Our Ajax - production image 1 - L-R James Kermack (soldier) & Joe Dixon (Ajax) - image by Camillia Greenwell

Timberlake Wertenbaker’s re-working of Sophocles’s tragedy places Ajax and his platoon firmly in the modern day with text messages, references to YouTube, IEDs. And yet, this war, these years in an unspecified desert, is also all wars – Troy, Vietnam, Basra. In trying to both update the original and ground it in its time and notions of honour, the play sells itself short. It is striving for universality but in doing so it undermines the specificity of the horrors of waterboarding and so-called collateral damage. It allows the audience to distance itself – to place this play firmly in a mythological setting when honour is everything and therefore not to examine the traumas and tortures of modern warfare.

We can draw the parallels – war is bad and soldiers suffer, too – but the Sophoclean hangover is distracting. The message is a simple one, and one that has been sadly true for thousands of years. Here, what we essentially have is an Ajax with a case of severe PTSD. The trauma of what he has seen and done, along with jealousy at being passed-over for promotion, break his mind, sending him on a misguided muderous rampage. But we also have the meddling goddess Athena, looking out for the recently-promoted Odysseus and directing the jealous Ajax towards a flock of sheep and goats rather than his intended human targets.

The goddess (Gemma Chan), who speaks to the men, who is a physical, taunting presence on stage, is also referred to as just “a voice in my head”. So, real or the fictions of a mind at breaking point? It’s never quite clear. I’d be inclined towards the latter except that the play clings to notions of honour that we no longer recognise as of such importance. What is frustrating, though, is that there’s rather a lot of showing and telling going on. When we are presented with a broken Ajax, weeping and keening and incoherent, covered in blood, we don’t also need to be told that explicitly that physical wounds are easier to treat than mental ones and that war is traumatic.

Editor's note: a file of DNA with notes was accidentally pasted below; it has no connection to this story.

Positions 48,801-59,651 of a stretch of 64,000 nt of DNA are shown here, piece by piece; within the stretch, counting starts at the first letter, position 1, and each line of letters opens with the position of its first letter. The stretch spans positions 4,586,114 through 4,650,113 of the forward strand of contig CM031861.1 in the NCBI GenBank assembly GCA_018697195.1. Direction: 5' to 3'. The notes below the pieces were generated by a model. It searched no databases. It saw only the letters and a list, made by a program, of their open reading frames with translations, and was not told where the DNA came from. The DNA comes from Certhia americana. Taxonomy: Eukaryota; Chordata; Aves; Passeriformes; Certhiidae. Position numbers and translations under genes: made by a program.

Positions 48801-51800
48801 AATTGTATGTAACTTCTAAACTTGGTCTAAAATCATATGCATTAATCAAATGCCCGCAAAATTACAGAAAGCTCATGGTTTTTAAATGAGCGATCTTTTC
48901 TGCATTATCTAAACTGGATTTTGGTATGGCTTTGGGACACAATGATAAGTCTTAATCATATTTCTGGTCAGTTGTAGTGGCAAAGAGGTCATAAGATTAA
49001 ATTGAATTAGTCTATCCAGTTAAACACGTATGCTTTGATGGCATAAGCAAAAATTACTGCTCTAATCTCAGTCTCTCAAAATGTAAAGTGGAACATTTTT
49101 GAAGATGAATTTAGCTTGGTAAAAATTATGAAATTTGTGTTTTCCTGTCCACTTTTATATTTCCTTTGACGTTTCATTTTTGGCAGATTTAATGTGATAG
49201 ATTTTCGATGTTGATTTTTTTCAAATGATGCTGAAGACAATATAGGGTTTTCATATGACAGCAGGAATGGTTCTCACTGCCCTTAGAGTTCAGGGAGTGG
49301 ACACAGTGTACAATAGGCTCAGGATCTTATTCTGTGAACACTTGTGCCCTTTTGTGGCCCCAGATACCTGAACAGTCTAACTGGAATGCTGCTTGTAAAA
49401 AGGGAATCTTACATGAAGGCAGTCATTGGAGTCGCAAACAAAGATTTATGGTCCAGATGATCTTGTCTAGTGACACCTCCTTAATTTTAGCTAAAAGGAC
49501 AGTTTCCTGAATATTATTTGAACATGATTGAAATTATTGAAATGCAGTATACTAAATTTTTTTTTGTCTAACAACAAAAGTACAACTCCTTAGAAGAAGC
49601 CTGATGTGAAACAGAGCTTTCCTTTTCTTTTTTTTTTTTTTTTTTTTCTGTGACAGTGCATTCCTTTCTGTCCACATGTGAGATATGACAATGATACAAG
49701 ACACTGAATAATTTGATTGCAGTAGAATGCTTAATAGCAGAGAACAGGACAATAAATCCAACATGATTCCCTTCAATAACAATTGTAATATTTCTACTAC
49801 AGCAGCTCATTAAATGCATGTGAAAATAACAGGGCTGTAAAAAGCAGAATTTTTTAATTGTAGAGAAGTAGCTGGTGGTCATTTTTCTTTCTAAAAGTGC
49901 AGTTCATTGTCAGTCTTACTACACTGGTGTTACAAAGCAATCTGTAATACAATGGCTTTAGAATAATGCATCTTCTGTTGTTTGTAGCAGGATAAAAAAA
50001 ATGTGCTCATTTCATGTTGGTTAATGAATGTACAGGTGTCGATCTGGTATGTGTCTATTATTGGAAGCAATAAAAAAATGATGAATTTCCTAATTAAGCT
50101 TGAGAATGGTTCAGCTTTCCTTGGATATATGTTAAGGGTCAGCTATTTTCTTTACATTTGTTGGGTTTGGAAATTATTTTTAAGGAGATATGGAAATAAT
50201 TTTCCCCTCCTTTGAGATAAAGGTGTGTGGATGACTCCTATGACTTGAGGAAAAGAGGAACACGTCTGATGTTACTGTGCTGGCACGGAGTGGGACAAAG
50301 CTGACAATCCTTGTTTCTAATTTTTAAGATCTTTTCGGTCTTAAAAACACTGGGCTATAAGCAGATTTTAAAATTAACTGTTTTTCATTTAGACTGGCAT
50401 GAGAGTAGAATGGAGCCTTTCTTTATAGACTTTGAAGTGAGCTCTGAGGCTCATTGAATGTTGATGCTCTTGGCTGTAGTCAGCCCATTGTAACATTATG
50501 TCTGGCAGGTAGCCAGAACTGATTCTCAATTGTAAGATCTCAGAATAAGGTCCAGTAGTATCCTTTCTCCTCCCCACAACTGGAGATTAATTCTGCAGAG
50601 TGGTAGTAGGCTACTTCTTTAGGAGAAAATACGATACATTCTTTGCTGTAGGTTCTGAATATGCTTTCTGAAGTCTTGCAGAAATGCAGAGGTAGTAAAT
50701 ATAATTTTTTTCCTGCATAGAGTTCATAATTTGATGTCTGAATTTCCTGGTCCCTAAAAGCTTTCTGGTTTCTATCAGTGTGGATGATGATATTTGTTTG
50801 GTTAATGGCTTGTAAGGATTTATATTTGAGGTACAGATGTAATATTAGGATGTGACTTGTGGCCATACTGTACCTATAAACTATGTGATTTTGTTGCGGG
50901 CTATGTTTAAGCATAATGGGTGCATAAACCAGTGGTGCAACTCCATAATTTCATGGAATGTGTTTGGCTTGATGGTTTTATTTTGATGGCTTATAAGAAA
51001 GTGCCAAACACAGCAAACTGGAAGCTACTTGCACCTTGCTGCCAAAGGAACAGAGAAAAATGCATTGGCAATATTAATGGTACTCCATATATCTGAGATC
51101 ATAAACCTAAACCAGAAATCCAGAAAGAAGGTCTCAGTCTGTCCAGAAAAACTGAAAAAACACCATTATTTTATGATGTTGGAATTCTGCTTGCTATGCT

It’s well-directed, though (by David Mercatali), if occasionally a little too much for the small space. Dialling it back a notch might serve to make the production itself even more powerful. Joe Dixon is a superb and surprisingly sympathetic Ajax, showing us the man he was as well as what the war has done to him. The simple, sand-strewn set conjures up the desert, and the cast do well to convey both the horror and the tedium of war. The cameraderie is well-played, too, showing us that what happens to Ajax affects all of his men.

As a piece about the ravages of modern warfare, Our Ajax is an intelligent and incisive piece of writing, which hammers home the dangers of placing soliders in inhuman situations. Its examination of the damage war does to people is harrowing and extremely well-acted, but the anachronisms that arise from trying to stick too closely Sophocles’s play are distracting.

Our Ajax is at Southwark Playhouse until 30 November. For more information and tickets visit the Southwark Playhouse’s website

Photo by Camillia Greenwell.